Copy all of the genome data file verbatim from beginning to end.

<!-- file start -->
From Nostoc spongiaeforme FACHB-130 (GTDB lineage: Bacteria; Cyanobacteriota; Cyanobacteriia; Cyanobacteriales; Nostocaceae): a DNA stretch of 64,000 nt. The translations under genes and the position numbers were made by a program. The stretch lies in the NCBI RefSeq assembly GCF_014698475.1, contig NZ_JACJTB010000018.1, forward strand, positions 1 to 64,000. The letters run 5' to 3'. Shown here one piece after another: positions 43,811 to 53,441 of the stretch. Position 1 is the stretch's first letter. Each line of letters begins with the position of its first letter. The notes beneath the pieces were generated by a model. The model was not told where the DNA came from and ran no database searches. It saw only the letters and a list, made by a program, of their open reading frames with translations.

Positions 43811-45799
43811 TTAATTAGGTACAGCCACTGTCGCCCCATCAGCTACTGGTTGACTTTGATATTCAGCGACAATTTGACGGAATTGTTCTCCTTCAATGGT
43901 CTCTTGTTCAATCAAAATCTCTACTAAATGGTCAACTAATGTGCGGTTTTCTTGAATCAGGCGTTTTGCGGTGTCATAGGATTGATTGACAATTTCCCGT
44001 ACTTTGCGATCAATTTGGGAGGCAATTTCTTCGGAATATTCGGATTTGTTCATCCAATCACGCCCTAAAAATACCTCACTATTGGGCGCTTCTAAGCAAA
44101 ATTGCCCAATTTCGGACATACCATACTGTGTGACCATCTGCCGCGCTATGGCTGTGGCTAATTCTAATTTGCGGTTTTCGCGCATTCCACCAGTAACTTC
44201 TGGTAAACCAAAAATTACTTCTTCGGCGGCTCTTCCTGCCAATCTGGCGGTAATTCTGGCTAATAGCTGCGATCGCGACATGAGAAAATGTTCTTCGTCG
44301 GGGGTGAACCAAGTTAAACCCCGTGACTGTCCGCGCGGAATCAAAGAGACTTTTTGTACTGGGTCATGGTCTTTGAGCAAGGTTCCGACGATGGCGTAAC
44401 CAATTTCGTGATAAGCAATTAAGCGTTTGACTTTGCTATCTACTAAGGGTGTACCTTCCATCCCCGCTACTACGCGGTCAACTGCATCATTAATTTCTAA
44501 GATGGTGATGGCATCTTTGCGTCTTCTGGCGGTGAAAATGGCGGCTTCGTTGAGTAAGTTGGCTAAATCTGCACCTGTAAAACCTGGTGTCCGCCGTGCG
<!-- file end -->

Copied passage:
From Nostoc spongiaeforme FACHB-130 (GTDB lineage: Bacteria; Cyanobacteriota; Cyanobacteriia; Cyanobacteriales; Nostocaceae): a DNA stretch of 64,000 nt. The translations under genes and the position numbers were made by a program. The stretch lies in the NCBI RefSeq assembly GCF_014698475.1, contig NZ_JACJTB010000018.1, forward strand, positions 1 to 64,000. The letters run 5' to 3'. Shown here one piece after another: positions 43,811 to 53,441 of the stretch. Position 1 is the stretch's first letter. Each line of letters begins with the position of its first letter. The notes beneath the pieces were generated by a model. The model was not told where the DNA came from and ran no database searches. It saw only the letters and a list, made by a program, of their open reading frames with translations.

Positions 43811-45799
43811 TTAATTAGGTACAGCCACTGTCGCCCCATCAGCTACTGGTTGACTTTGATATTCAGCGACAATTTGACGGAATTGTTCTCCTTCAATGGT
43901 CTCTTGTTCAATCAAAATCTCTACTAAATGGTCAACTAATGTGCGGTTTTCTTGAATCAGGCGTTTTGCGGTGTCATAGGATTGATTGACAATTTCCCGT
44001 ACTTTGCGATCAATTTGGGAGGCAATTTCTTCGGAATATTCGGATTTGTTCATCCAATCACGCCCTAAAAATACCTCACTATTGGGCGCTTCTAAGCAAA
44101 ATTGCCCAATTTCGGACATACCATACTGTGTGACCATCTGCCGCGCTATGGCTGTGGCTAATTCTAATTTGCGGTTTTCGCGCATTCCACCAGTAACTTC
44201 TGGTAAACCAAAAATTACTTCTTCGGCGGCTCTTCCTGCCAATCTGGCGGTAATTCTGGCTAATAGCTGCGATCGCGACATGAGAAAATGTTCTTCGTCG
44301 GGGGTGAACCAAGTTAAACCCCGTGACTGTCCGCGCGGAATCAAAGAGACTTTTTGTACTGGGTCATGGTCTTTGAGCAAGGTTCCGACGATGGCGTAAC
44401 CAATTTCGTGATAAGCAATTAAGCGTTTGACTTTGCTATCTACTAAGGGTGTACCTTCCATCCCCGCTACTACGCGGTCAACTGCATCATTAATTTCTAA
44501 GATGGTGATGGCATCTTTGCGTCTTCTGGCGGTGAAAATGGCGGCTTCGTTGAGTAAGTTGGCTAAATCTGCACCTGTAAAACCTGGTGTCCGCCGTGCG